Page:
Understanding Particulate Matter (PM) Pollution in Manufacturing
What is Particulate Matter (PM) Pollution?
Particulate matter (PM) pollution is defined as any solid or liquid material in the atmosphere. PM pollution includes PM10 and PM2.5. PM10 are all inhalable particles that are 10 micrometers in diameter and smaller. PM2.5 are the finer inhalable particles that are generally 2.5 micrometers in diameter and smaller. While we are focusing on PM pollution from manufacturing sources in this blog there are many other sources of PM Pollution. Construction, power plants and even forest fires omit PM Pollution into the atmosphere. In Manufacturing these submicron particulates can be visible to the naked eye if larger than 7 micrometers. The smoke plumes seen in the air are made up of these particles. Some of the smaller particles are not visible to the naked eye and must be measured by a particle counter. The diagram below shows a size comparison for PM Particles.
How does Particulate Matter (PM) Pollution effect you?
Employers must put safeguards in place to protect their employees from PM Pollution. These particles are considered the most dangerous of lung damaging pollutants. They can penetrate the deepest part of your workforce’s lungs without their knowledge and can eventually enter their bloodstream. These airborne particles can disrupt the manufacturing process by preventing machinery from running smoothly which then increases downtime. Finished parts can also be contaminated from PM pollution if it’s not properly contained.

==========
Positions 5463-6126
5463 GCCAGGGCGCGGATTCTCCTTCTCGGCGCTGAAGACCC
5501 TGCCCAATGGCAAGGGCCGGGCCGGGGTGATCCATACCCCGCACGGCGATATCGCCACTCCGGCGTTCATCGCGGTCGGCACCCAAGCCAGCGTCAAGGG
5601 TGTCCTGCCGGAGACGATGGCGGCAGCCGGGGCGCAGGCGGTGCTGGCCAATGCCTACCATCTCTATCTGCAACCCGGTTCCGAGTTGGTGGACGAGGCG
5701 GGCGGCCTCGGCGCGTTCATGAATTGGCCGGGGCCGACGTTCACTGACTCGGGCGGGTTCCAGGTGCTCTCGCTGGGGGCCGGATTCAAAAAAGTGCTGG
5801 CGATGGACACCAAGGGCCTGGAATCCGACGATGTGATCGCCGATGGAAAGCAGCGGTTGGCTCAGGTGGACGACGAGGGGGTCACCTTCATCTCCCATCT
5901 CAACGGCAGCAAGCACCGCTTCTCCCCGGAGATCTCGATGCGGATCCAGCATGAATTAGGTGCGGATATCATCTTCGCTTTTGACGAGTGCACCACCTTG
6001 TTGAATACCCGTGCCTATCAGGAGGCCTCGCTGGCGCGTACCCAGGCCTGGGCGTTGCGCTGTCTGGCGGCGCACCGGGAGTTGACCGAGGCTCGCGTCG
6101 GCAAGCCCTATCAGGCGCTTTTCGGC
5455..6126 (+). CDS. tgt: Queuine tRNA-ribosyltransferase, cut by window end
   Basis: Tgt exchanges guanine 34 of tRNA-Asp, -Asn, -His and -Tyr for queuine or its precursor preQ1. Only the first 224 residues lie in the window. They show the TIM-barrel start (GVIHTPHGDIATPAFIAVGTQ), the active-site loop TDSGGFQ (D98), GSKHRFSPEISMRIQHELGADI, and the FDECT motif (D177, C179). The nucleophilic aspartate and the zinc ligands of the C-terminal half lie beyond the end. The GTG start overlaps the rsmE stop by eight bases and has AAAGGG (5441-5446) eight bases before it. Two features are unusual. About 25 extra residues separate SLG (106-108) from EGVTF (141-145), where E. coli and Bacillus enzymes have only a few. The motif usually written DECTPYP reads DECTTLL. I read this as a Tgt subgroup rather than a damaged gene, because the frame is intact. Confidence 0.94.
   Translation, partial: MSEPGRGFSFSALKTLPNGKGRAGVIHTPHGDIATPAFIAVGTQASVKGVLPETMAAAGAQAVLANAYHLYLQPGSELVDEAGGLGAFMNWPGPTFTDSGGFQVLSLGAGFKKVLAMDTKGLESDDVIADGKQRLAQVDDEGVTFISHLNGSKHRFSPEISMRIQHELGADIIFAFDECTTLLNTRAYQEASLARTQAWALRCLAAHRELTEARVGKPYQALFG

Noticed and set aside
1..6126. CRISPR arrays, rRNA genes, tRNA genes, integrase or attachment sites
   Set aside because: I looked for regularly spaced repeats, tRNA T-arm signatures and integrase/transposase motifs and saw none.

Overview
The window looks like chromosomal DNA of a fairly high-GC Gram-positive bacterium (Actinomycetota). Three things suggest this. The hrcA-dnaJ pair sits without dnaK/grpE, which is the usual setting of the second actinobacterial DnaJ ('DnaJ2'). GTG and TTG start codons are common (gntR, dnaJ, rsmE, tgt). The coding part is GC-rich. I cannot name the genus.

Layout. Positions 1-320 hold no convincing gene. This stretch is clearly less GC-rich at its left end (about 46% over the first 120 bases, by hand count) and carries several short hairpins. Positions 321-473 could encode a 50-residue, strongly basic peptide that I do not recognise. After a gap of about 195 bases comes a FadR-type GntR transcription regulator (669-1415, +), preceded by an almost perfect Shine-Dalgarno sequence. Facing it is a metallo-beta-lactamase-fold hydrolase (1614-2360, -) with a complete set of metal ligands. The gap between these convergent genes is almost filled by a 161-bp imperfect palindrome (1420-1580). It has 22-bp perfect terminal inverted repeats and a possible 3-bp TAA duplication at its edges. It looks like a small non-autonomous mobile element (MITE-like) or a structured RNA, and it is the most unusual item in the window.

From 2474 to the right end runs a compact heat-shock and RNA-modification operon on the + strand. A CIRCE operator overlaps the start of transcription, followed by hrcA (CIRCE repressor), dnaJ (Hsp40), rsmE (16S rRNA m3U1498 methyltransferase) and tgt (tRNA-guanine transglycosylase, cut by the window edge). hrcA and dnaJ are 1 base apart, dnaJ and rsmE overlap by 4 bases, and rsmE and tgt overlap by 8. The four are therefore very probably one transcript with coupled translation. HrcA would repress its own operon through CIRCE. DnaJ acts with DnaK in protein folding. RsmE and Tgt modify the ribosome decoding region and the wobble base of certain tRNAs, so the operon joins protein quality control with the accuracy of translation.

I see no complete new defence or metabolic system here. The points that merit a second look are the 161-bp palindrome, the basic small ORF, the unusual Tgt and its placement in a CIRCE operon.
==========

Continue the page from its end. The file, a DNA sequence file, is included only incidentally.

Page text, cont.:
How to solve Particulate Matter (PM) Pollution
While PM Pollution can be alarming for both the employee and employer there are ways to contain these harmful particles. The most efficient way to extract these particles in most manufacturing facilities are electrostatic precipitators. This powerful high-efficiency air cleaning technology can achieve a particle collection of up to 99.3% at .01 micron. Electrostatic air cleaners capture these smallest particles which go deepest into your lungs. An interesting fact to consider is a particle that is 2.5 micrometers in diameter can take up to 3 days to settle on a surface from being airborne. Therefore, you can have existing equipment for filtering these particles out of the air but still have visible smoke plumes. We have 40 years of experience working with manufacturers to safeguard their employees’ health and maximize their businesses output and are well suited to help you diagnose your existing electrostatic equipment and recommend the needed changes. We are always willing to help. You can Contact Us here or give us a call (847)451-0844 to set up a consultation.
Thanks for Reading,
The Bee Clean Team